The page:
I looked at doing more thumbnails today, this time focusing on the character or characters the players would use to play the board. This idea came about on Tuesday when my character design lecturer expressed that he loved using figures in board games due to their innate interactiveness. Players can use these icons to wander about the village (that makes up the board) to hunt down cards and chase after bad spirits. The use of multiple figurines brings up the question of how many players, whjich means how many distinct figurines are needed.
4 feels like a fairly balanced number to me, but the number of players won't make the game unplayable if there are only 2 playing the heroes of the story. It might affect how many cards players can gather before Nian show up (still not specific) but in the legends there was only one stranger. 4 is also a good balanced number for the number of characters.
I wanted to give the adventurers an enigmatic feel; they'd have been wanderers, Someone unfamiliar to the village so I looked into designing them with a bit of mystery. All four (or maybe not all) could/would be characterised by a bright red cloak to identify them, which could be fun when it comes to designing images of the character in action.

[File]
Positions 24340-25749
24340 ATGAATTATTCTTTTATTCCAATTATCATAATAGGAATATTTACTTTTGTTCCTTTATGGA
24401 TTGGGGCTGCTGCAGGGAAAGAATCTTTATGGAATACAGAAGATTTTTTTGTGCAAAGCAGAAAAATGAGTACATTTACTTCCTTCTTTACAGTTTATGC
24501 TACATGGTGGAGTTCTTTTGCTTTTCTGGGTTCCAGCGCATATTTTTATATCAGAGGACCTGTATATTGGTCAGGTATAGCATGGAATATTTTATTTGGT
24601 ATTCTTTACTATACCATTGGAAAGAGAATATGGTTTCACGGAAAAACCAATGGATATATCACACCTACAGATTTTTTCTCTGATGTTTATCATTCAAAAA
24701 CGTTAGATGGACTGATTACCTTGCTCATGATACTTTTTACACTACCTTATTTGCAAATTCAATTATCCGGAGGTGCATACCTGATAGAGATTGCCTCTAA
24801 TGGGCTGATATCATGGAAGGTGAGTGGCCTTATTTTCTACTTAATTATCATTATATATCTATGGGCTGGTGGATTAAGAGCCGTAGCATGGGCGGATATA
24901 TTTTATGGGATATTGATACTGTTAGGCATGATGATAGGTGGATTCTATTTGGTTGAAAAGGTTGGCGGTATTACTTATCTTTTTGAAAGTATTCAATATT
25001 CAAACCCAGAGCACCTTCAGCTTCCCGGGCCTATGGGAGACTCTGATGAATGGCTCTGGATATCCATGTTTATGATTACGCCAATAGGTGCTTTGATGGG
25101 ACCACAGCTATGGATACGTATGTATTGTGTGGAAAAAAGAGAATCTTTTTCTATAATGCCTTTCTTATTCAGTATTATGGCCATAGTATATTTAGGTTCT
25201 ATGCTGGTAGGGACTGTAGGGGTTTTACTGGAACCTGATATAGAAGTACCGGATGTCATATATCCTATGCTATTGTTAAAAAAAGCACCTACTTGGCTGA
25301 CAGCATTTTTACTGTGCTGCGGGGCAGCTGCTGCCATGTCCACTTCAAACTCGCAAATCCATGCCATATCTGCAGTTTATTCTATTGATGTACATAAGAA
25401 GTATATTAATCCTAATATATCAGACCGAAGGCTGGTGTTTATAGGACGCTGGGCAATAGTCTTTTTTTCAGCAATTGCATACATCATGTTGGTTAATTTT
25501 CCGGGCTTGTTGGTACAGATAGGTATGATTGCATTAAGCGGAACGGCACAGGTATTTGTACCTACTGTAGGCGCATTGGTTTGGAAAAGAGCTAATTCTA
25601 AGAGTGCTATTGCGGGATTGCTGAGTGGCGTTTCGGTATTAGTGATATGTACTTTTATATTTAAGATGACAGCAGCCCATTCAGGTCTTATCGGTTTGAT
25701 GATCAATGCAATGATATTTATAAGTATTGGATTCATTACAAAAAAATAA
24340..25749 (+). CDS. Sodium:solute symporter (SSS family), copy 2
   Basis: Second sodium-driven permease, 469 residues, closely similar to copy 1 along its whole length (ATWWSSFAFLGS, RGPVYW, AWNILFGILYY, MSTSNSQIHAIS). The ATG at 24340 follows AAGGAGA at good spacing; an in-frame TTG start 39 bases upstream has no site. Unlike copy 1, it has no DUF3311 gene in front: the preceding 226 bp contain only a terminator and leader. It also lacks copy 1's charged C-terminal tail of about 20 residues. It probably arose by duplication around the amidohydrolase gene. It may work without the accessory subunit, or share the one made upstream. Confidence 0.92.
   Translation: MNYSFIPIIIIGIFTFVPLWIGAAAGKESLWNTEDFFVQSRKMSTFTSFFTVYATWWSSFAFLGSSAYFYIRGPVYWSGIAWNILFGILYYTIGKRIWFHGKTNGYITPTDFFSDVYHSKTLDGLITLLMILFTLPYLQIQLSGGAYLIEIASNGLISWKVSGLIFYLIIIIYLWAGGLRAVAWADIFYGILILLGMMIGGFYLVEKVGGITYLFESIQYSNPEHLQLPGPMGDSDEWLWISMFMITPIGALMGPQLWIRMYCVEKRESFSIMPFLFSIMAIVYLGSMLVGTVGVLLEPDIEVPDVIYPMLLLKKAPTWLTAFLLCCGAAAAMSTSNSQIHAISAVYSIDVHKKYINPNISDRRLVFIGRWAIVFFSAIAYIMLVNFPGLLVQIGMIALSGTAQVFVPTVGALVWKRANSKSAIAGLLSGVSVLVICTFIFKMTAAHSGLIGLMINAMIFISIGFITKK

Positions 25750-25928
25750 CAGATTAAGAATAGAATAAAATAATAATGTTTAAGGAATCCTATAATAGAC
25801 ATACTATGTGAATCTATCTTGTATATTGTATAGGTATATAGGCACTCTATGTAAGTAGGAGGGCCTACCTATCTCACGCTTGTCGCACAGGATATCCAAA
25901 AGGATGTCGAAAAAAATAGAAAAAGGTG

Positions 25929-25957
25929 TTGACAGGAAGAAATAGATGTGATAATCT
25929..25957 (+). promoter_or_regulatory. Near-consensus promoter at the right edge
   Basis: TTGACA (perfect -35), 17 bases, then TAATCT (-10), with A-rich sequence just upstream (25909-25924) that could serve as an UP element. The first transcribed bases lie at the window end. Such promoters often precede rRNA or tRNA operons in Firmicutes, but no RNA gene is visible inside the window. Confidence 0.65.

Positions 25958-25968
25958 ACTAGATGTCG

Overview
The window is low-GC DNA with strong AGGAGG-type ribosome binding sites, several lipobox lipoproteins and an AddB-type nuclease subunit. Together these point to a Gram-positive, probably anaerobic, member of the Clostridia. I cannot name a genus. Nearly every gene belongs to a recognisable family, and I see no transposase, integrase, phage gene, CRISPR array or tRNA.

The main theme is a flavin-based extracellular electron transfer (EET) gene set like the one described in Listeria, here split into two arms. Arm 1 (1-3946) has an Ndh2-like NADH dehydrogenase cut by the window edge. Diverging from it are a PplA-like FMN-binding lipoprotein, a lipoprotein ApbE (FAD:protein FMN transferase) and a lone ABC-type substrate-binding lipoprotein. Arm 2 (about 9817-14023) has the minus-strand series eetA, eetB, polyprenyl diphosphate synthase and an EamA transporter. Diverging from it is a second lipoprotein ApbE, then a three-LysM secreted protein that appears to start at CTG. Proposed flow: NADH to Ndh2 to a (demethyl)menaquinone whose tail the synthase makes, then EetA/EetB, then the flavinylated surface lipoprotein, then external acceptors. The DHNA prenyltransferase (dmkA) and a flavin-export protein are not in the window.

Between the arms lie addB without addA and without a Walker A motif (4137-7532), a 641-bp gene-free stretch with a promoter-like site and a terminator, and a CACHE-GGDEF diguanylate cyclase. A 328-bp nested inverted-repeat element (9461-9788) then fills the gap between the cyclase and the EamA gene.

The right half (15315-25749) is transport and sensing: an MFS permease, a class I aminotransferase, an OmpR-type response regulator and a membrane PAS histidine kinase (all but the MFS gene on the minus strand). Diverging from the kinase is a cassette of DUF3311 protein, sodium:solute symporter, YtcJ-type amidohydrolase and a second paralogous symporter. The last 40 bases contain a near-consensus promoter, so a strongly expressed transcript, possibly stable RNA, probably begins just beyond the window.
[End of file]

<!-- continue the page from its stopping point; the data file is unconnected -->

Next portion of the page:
I also did some passing thumbnails for villagers that would be vulnerable to the spirits and Nian. This contribution to the story provides a window to include them as figurines into the game. What is evident when looking up costume, hairstyle and dress for the ancient Chinese on the internet is there is a lot of preference for bright, well-trimmed or elaborate clothing even in demonstrations of Chinese art. But I'm designing peasants, who most definitely would not be wearing long hair in elaborate buns or walking around in multicoloured robes. Which while great designs if the game was set in the streets of Beijing's administrative district but doesn't exactly fit with the image "rural village in China".
Now there were cases in the colonial period where natives of foreign cultures were portrayed as dressing in highly elaborate clothing and positively covered in jewelry but that was to point out how "other" these cultures were to contemporary European ideas in regards to what is proper. I don't want to go there.